Pineapples, pineapples — dipped in champagne!
Surprisingly tasty, sparkling, and keen!
I’m in something Norwegian! Something from Spain!
Madly inspired! I take up my pen!

The rattling of airplanes! The roaring of cars!
Wind-whistling trains! Wing-soaring yachts!
This one gets kisses! That one gets scars!
Champagne and pineapples — pulse of the night!

Among skittish maidens and stylish grandes dames
I’ll turn tragic life into fantasy-farce…
Pineapples, pineapples — dipped in champagne!
Nagasaki to Moscow! New York to Mars!

What poem, however silly, better captures the spirit of the belle époque — which, for Russia, arrived so late and ended so catastrophically? It’s not surprising that Severyanin’s popularity was also short-lived. There was no room for this brand of futurism after 1917. As Mayakovsky, who had first tasted pineapples in champagne, warned in his infamous couplet: “Eat your pineapples, chew your grouse / Your end is near, you bourgeois louse.”

Severyanin emigrated in 1918 and settled in Estonia, where he continued to write, more or less forgotten by readers, until his death of a heart attack in 1941. The poems of his final years are very different from those that had won him such fervent adoration in the 1910s. Here is a gentle lyric from 1937, dedicated to the Estonian poet Alexis Rannit (born Alexey Konstantinovich Dolgoshev, 1914-1985).

Some feelings are so intimate that one —
one even fears them in a line of verse:
when such things happen, a ripe lyric can
rot as a swollen seed that can’t quite burst…

Some feelings are so delicate and so
piercingly subtle that, should you try
to put them in a song… You mustn’t, no:
whoever hears that song may simply die…

And this is how a poem that begins
within the heart remains there, locked forever.
This punishment — this penance for our sins —
may be among the cruelest we can suffer.


Ананасы в шампанском! Ананасы в шампанском!
Удивительно вкусно, искристо́ и остро́!
Весь я в чём-то норвежском! Весь я в чём-то испанском!
Вдохновляюсь порывно! И берусь за перо!

Стрёкот аэропланов! Бе́ги автомобилей!
Ветропро́свист экспрессов! Крылолёт буеров!
Кто-то здесь зацелован! Там кого-то побили!
Ананасы в шампанском — это пульс вечеров!

В группе девушек нервных, в остром обществе дамском
Я трагедию жизни претворю в грёзофарс…
Ананасы в шампанском! Ананасы в шампанском!
Из Москвы — в Нагасаки! Из Нью-Йорка — на Марс!


Есть чувства

Алексису Ранниту

Есть чувства столь интимные, что их,
боишься их и в строках стихотворных:
так, дать ростков не смея, зрелый стих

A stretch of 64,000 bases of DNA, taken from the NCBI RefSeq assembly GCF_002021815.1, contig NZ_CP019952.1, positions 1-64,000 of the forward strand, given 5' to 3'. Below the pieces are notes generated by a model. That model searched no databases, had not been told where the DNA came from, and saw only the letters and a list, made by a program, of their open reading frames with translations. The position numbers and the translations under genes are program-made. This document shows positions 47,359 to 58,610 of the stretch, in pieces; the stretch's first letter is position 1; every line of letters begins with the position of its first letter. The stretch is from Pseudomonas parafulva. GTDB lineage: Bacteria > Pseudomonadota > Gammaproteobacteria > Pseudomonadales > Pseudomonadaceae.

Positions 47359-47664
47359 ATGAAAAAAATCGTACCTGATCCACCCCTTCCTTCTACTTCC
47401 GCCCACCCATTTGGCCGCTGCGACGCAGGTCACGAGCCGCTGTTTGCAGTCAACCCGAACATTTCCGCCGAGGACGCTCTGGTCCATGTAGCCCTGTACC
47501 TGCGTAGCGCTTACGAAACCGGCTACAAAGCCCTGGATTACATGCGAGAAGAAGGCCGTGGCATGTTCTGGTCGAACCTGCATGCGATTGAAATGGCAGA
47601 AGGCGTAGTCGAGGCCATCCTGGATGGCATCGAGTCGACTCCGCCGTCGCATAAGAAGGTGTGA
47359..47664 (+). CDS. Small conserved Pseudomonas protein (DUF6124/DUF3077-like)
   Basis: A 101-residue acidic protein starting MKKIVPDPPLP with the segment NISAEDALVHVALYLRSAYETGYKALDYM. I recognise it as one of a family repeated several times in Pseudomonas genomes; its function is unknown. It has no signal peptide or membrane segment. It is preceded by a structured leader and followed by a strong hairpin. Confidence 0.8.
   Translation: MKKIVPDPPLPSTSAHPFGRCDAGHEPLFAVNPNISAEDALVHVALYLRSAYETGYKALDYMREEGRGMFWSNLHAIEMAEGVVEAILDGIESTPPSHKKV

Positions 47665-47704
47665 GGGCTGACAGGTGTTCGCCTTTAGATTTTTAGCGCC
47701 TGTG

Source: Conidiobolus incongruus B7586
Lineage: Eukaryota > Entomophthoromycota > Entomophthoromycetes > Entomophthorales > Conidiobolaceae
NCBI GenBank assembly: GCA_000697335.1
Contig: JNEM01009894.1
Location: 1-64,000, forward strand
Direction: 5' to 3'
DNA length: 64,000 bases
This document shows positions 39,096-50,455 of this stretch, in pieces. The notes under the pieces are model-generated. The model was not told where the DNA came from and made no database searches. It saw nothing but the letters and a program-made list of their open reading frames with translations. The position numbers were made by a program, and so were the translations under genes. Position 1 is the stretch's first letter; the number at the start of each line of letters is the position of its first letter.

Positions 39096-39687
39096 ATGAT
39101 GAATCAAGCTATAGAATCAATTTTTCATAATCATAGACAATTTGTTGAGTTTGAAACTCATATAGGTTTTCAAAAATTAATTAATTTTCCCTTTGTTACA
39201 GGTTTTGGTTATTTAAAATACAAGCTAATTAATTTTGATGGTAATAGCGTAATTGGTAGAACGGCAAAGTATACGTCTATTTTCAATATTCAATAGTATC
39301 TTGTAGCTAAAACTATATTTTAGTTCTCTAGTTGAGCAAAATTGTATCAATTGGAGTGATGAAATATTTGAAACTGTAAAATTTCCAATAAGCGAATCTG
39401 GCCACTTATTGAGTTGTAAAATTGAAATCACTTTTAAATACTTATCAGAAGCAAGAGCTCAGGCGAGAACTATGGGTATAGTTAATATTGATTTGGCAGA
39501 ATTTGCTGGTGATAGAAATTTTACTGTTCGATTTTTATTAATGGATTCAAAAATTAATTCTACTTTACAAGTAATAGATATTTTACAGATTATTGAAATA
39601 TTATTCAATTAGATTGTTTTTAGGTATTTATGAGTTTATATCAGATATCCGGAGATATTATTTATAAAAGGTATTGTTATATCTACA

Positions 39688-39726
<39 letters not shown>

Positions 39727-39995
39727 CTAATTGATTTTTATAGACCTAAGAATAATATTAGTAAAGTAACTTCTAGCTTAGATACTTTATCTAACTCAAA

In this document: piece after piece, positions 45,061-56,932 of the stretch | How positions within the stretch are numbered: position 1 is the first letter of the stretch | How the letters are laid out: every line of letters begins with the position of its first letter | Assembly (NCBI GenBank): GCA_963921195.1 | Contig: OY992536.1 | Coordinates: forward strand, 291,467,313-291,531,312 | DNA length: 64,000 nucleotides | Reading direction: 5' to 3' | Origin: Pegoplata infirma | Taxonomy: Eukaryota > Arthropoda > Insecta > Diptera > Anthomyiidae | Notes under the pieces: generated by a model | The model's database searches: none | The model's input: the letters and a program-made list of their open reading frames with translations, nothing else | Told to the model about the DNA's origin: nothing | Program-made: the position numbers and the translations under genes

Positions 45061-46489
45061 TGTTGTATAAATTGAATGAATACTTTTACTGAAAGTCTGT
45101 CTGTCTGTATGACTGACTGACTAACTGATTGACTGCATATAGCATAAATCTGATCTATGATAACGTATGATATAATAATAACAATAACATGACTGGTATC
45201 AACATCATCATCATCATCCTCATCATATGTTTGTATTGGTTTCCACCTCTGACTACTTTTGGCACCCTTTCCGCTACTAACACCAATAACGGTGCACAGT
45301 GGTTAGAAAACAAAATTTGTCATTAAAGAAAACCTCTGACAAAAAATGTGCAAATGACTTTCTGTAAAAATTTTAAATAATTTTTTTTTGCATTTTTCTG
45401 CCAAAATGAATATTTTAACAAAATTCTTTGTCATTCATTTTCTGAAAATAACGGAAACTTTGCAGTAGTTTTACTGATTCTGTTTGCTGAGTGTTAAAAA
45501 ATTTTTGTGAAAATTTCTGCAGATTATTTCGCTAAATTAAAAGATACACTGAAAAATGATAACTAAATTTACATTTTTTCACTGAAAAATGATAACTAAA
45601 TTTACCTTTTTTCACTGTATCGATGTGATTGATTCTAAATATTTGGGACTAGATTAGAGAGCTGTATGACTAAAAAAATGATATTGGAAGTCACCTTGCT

гниет в набухших до отказа зернах…

Есть чувства столь тончайшие и столь
проникновенно-сложные, что, если
их в песнь вложить, они не столько боль,
сколь смерть вливают в слушателя песни!..

И вот — в душе очерченным стихам
без письменных остаться начертаний.
И эта кара, — кара по грехам, —
одно из самых жутких наказаний…

17 ноября 1937


Ivan Elagin’s Russian Window

Russian window.jpg

Jamie Olson has continued his eight-year tradition of posting Russian “Nativity poems” — inspired by Joseph Brodsky’s practice of writing a poem for every Christmas — on his blog The Flaxen Wave. This year he has shared his delicate translation of a melancholy, visionary poem by Konstantin Vaginov (1899-1934). Vaginov describes a scene in Petrograd, sometime between 1919 and 1923, when the city, still reeling after years of war and terror, was undergoing a radical transformation. Orthodox Russia was becoming a different country under Bolshevik rule.

Jamie’s post brought to mind another poem, written under different circumstances, by the émigré poet Ivan Elagin (1918-1987), whose work I’ve translated before. What it shares with Vaginov’s poem is a tone of calm acceptance of great loss, the loss of an entire world, which lives on only in the private realm of the poet’s imagination. In Elagin’s case, Russia lives on in his memory of a simple window. (And this warm, glowing, singular Russian window stands in stark contrast to the stony windows of loneliness in Pittsburgh, where the poet lived in emigration.)

I like my life here on this foreign shore.
I do not taste nostalgia’s bitterness.
Of all the things I left — so long ago —
it’s just the Russian window that I miss.

I still recall, down to this very day,
when darkness settles on my soul,
a window with a large cross in the middle —